Trajan's Column

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The Roman Empire

About the time of Trajan

Art and Architecture

Right: Trajan's Column
(Erik Wilson)

The Roman Empire dominated the lands about the Mediterranean Sea, and reached its greatest extent under the emperor Trajan (98-113 CE) and his successor Hadrian. With many cultures brought together under one rule, there was trade and travel thoughout all parts of the Empire. Trajan himself was also the first non-Italian to become Emperor.

aqueduct

Above: Aqueduct (Phil Kostka)

The Romans were both conquerors and builders. They built aqueducts all over Italy to bring water to the city of Rome, and built roads to carry soldiers, letters, and trade.

More avowedly practical than the Greeks, the Romans nevertheless were very superstitious.

The wealthy hired the best Greek teachers for their children, and brought the art and artists of conquered lands back to Rome. Trajan appointed a learned man, Quintilian, to make sure that the upper class Roman children studied the art of rhetoric, and the ideas that would make them proper Romans.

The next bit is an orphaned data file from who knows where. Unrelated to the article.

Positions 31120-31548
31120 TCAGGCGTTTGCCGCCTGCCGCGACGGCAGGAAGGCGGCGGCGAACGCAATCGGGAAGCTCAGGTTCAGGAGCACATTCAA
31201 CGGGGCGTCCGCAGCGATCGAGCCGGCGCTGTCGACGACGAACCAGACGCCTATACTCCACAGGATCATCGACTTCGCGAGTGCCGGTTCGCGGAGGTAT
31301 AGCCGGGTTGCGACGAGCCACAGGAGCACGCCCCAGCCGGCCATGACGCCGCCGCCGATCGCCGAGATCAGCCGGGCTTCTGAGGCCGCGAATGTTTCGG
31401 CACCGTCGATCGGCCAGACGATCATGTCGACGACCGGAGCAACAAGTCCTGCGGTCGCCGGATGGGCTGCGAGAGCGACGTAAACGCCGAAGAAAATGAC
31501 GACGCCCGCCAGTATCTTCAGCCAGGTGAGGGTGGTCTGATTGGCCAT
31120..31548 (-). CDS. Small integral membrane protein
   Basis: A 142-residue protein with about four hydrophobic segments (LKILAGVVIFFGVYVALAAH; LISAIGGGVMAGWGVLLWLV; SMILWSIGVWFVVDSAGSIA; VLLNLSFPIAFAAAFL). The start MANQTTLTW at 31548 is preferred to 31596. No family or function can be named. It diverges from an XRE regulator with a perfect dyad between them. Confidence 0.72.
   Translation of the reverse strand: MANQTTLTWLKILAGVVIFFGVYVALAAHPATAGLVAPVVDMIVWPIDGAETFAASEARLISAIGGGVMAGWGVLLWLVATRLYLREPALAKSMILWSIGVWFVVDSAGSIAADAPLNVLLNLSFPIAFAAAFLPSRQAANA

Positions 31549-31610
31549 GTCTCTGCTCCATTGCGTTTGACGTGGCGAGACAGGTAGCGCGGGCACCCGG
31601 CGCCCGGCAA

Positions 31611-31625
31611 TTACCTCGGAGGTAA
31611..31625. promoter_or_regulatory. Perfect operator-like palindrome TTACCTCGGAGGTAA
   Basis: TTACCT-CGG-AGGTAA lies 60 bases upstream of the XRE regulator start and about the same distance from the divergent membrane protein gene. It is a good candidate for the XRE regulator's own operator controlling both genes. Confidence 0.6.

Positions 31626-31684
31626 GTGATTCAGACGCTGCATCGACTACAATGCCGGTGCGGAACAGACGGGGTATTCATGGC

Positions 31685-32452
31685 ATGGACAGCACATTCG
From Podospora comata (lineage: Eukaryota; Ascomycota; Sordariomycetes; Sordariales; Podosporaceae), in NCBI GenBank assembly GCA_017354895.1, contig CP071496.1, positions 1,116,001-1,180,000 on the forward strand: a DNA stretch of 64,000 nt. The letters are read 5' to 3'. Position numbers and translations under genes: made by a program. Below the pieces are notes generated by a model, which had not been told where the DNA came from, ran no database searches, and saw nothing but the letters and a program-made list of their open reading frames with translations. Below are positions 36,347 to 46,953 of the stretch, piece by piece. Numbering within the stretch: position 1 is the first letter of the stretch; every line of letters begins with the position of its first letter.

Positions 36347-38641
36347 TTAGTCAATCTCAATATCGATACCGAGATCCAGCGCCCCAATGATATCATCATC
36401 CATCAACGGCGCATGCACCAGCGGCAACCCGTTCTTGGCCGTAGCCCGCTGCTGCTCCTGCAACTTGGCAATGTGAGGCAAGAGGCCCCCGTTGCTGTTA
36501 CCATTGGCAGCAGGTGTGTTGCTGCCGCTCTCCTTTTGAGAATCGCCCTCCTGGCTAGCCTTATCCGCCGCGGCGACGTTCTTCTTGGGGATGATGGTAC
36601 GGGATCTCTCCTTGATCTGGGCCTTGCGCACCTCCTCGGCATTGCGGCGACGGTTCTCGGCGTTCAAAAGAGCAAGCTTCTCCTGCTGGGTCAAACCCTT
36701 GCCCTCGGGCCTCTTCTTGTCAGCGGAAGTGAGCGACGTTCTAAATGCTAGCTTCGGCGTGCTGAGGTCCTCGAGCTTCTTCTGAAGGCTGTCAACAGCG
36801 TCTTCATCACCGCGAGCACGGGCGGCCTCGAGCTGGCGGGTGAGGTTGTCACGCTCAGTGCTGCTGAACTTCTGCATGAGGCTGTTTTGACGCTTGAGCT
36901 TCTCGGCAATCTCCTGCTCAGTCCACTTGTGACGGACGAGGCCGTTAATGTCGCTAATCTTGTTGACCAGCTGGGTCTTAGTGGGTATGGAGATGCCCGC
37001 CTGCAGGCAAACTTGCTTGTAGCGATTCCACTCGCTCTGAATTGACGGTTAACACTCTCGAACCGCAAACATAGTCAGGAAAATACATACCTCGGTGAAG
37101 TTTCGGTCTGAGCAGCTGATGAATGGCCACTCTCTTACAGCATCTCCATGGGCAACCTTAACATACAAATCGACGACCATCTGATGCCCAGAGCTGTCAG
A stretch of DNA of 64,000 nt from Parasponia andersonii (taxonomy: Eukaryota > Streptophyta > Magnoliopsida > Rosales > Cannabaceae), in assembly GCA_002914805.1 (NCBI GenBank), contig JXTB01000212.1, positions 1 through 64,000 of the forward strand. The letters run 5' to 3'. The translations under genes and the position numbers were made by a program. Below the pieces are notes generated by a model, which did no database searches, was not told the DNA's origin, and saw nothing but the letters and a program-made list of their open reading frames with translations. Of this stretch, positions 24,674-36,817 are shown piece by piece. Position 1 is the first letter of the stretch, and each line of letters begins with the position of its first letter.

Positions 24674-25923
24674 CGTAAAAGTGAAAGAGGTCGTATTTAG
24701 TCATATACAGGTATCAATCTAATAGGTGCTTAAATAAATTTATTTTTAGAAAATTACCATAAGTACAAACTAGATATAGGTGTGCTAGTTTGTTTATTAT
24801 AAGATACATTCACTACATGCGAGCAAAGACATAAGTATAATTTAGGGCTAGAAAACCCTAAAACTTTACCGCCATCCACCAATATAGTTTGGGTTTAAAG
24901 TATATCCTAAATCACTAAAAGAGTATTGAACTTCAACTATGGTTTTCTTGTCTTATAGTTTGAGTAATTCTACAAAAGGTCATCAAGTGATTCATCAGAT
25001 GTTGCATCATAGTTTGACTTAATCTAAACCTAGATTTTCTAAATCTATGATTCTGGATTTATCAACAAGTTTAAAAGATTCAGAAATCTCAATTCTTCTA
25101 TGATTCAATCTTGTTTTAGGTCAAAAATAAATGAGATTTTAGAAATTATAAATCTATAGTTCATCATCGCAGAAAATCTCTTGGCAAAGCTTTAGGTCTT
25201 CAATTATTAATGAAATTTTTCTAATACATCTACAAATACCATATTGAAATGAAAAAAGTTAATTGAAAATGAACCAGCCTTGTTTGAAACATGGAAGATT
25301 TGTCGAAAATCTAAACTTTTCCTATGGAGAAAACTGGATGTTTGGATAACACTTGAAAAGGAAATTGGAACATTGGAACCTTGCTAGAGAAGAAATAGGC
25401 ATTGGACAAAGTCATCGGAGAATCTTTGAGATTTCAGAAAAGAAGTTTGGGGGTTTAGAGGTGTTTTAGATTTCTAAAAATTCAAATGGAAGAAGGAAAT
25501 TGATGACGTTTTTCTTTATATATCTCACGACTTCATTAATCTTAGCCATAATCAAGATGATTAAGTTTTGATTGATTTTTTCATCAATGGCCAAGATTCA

About this time, two influential Romans declared their people's distinctive style of expression:

'Just compare the vital, massive piles of our countless aqeuducts with the Pyramids which serve no purpose, or with the useless, yet universally renowned works of the Greeks.'

Sextus Iulus Frontinus, 97 CE

'We cannot be so elegant; let us be more forceful.'

Quintilian

Left: Sanctuary of Fortuna Primigenia
(Erik Olson)


The Sanctuary of Fortuna Primigenia was built at the end of the Roman Republic during a time of civil war. Its parts are styled after Greek temples, but as a whole it is grander and more regimented than any Greek example.



Go to Daily Life in the Roman Empire


Notes:
1. Onians, John, in Henig, Martin. Architecture and Architectural Sculpture in the Roman Empire.